healthy living, teaching

The Nature of Separation

Thanks to my article reading over Christmas break in search of brain maintenance information for my high school studentsʼ research papers, Iʼm trying to correct my own negative behavior impacting my brain. For example, between Thanksgiving and Christmas, I eat too much sugar. I have little resistance to peppermint bark even though I know itʼs not good for my teeth or my body. Now Iʼve learned that sugarʼs creating a dopamine need for it in my brain, basically causing an addiction. Somethingʼs got to give! So Iʼm back to working out at the gym, getting more sleep, trying (I must be honest here) to stop the candy crush, and eating healthier foods.

I like a cold-pressed organic drink by Suja, called Über Greens. Itʼs lower in sugar than other health drinks. The bottle sports an interesting quote: “Separation is Natural. SO SHAKE THINGS UP!!” It literally applies to the settlement occurring during refrigeration; however, I like it for the figurative lesson it implies. This ties to another quote: “Birds of a feather flock together.” How lovely it is to be with others who think, act, and feel like us. Itʼs reassuring. Itʼs comfortable. Itʼs kind of addictive, and like sugar, itʼs not really healthy.

Itʼs healthy to grow. When we live in a stagnant environment where all our thoughts are the same, and everyone does the same thing, healthy growth is suppressed. Cliques are unhealthy for us. This concept is often voiced, but the advice is difficult to follow, especially when we feel content in our own groups. Teachers try to keep this from happening with students. We teach them to accept each other and appreciate differences, yet I always have classes where like-minded students try to stay together. No matter how hard I try to regroup them, the separation continues during recess, lunchtime, and after school. Itʼs natural.

Separation is naturally divisive, too. It creates sides, leads to fights, and, in extreme cases, initiates war. It squelches creativity and vilifies diversity, so we should shake things up! Truth lies somewhere in the middle where weʼre open to opposing thought, we listen to the diversity of ideas, and we create a place where we all can live together.

Family, military

Truth be Told

I was once asked by a fellow teacher, who was male, if I had any uncomfortable incident in my life that happened because I was a female. I immediately remembered my senior year in an American high school on an Air Force base in England.

I had already been accepted to my American university, and it was the 4th quarter of a school year that felt like prison.  Math came easy to me, but I planned to major in English because of my love of reading and writing. My analytical geometry and trigonometry teacher was a male who spent our class time preaching about the ills of the American government and extolling the wonders of the British government—and not teaching much math. I believe that everyone has a right to an opinion, but I didn’t appreciate the man biting the hand that fed him because he collected an American government paycheck.  I also didn’t appreciate being force fed his opinion since I was required to take his course that had little to do with what I was supposed to be learning.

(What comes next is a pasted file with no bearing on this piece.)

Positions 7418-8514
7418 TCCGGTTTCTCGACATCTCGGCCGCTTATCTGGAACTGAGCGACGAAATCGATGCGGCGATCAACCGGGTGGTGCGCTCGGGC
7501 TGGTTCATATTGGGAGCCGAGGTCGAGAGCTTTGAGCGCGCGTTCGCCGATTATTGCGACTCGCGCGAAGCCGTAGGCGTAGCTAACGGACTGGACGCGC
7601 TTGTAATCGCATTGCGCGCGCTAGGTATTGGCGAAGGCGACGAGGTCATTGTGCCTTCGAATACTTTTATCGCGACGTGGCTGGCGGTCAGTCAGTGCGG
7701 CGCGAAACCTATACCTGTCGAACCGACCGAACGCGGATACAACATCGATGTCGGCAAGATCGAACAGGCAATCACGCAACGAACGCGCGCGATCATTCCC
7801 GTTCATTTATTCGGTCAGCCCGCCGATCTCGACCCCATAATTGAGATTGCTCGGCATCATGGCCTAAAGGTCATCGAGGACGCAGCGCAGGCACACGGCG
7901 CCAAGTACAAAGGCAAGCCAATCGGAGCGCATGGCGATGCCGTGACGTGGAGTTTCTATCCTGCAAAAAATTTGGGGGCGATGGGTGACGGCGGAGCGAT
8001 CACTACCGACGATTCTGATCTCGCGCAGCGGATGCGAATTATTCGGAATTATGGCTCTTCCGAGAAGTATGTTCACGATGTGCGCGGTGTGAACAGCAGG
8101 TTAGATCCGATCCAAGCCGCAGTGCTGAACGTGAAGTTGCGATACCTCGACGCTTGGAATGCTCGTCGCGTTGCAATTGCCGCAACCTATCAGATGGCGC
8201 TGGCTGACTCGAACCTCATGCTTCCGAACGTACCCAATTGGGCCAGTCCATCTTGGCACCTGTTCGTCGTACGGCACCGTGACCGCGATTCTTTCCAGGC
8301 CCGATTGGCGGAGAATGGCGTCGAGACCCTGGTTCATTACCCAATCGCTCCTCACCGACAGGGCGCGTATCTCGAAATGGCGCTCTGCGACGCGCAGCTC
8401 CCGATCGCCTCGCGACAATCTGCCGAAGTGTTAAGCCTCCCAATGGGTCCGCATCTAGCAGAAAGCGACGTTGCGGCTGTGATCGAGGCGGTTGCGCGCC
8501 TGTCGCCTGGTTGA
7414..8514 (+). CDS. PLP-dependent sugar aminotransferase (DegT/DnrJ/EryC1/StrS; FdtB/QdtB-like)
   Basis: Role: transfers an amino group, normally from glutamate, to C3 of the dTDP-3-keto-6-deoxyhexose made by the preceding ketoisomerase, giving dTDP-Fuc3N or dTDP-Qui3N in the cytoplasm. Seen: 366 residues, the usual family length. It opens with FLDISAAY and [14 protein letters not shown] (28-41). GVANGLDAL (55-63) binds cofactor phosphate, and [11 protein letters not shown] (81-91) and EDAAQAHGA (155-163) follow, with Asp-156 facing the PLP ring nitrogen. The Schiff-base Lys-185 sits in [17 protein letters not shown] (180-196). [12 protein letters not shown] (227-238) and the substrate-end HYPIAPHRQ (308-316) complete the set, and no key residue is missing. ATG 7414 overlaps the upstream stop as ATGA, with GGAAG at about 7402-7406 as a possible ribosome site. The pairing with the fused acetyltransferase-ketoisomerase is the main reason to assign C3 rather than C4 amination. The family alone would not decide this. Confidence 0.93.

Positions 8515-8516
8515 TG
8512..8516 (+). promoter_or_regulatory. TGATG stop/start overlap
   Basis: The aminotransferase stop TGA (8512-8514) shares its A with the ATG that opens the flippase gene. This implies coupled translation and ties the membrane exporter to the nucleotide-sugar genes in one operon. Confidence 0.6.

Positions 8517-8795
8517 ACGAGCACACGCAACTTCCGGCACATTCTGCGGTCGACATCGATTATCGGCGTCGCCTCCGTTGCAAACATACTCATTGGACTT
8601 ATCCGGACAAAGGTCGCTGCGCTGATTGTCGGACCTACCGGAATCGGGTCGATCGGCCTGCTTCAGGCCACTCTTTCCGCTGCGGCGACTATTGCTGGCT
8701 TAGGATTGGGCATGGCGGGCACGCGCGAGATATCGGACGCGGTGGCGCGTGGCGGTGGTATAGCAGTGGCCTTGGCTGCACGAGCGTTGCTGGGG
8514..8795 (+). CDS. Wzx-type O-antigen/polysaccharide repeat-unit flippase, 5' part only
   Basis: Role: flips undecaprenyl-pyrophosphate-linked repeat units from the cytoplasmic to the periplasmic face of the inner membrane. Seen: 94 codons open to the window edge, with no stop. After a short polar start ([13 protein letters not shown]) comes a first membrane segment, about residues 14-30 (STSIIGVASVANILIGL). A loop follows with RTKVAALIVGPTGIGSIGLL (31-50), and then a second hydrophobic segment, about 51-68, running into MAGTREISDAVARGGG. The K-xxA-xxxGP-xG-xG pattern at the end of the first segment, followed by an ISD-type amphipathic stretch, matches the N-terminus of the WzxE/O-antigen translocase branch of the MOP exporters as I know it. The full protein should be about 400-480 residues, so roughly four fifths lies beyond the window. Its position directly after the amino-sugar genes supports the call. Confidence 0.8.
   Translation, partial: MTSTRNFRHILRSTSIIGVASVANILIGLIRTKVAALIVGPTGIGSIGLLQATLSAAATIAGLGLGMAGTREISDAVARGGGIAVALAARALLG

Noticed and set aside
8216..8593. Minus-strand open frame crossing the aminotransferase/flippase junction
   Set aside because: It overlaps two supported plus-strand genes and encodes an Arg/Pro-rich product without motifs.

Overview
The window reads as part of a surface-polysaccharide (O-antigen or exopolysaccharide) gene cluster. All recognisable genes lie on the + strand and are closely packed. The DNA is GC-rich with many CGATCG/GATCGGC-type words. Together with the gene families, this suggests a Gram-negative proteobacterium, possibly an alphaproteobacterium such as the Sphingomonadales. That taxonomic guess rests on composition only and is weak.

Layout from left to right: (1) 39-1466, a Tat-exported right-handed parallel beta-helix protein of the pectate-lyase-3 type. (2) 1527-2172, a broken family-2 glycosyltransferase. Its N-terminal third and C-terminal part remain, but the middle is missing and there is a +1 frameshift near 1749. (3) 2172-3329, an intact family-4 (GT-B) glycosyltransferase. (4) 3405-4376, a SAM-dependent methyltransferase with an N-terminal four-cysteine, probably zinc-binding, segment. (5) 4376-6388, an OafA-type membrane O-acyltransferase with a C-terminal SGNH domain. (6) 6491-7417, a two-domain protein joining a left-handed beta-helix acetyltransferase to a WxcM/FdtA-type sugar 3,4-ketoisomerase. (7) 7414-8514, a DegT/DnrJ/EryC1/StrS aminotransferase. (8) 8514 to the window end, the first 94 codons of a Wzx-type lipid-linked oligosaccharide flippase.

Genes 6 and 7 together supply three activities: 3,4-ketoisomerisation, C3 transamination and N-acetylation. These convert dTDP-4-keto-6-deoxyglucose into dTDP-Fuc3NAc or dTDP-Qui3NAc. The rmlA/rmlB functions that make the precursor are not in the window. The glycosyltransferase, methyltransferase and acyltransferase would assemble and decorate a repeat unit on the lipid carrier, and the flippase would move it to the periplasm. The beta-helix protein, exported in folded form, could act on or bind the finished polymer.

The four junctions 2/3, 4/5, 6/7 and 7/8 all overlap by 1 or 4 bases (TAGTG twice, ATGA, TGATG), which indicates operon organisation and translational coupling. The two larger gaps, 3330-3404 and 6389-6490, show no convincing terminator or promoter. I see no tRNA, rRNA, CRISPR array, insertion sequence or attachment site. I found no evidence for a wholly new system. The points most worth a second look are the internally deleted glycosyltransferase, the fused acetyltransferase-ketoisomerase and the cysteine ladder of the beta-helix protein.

He allowed us to write our formulas for all the equations on flashcards for homework, quizzes, and tests—so I did my homework at night and let my mind wander in class while he ranted. At the end of the year we had our final exam a few days before graduation. When I took my flashcards out of my purse for the exam, my classmates immediately warned me they weren’t allowed.  I was the only person in class who didn’t hear him say we needed to memorize our formulas for the exam.  I was terrified, knew I failed the test, and went to see him when it was over.  Being in no position to be self-righteous, I deferentially told him of my dilemma.  I said I knew I failed the exam but had to pass the course to go to the university where I was accepted.  He smiled at me, winked, and said, “You’re a cute girl—you won’t fail.”  I won’t describe here what I felt like doing, but what I said was “Thank you” and walked away.  He imprisoned me and then cheapened me—but to be truthful, I have always thought it was my fault.

I used his politics as an excuse to be lazy, and that laziness put me in a position to lose my dignity. Throughout my life I’ve observed many difficult situations where the first reaction is an excuse. Excuses stunt growth. Ownership makes growth flourish. As a woman, a wife, a mom, a teacher, a grandmother, and an American—I believe we better take ownership of our own responsibility in any situation so we can truly be free to grow. It doesn’t hurt to learn from the mistakes of others, either.  Trust me, when I became a teacher four years after that incident, I made it a point to not hold my classes captive to personal stories or opinions. Both males and females can be despots.  Despite what I didn’t learn in math, I learned to take responsibility for my own actions through an uncomfortable wake-up call.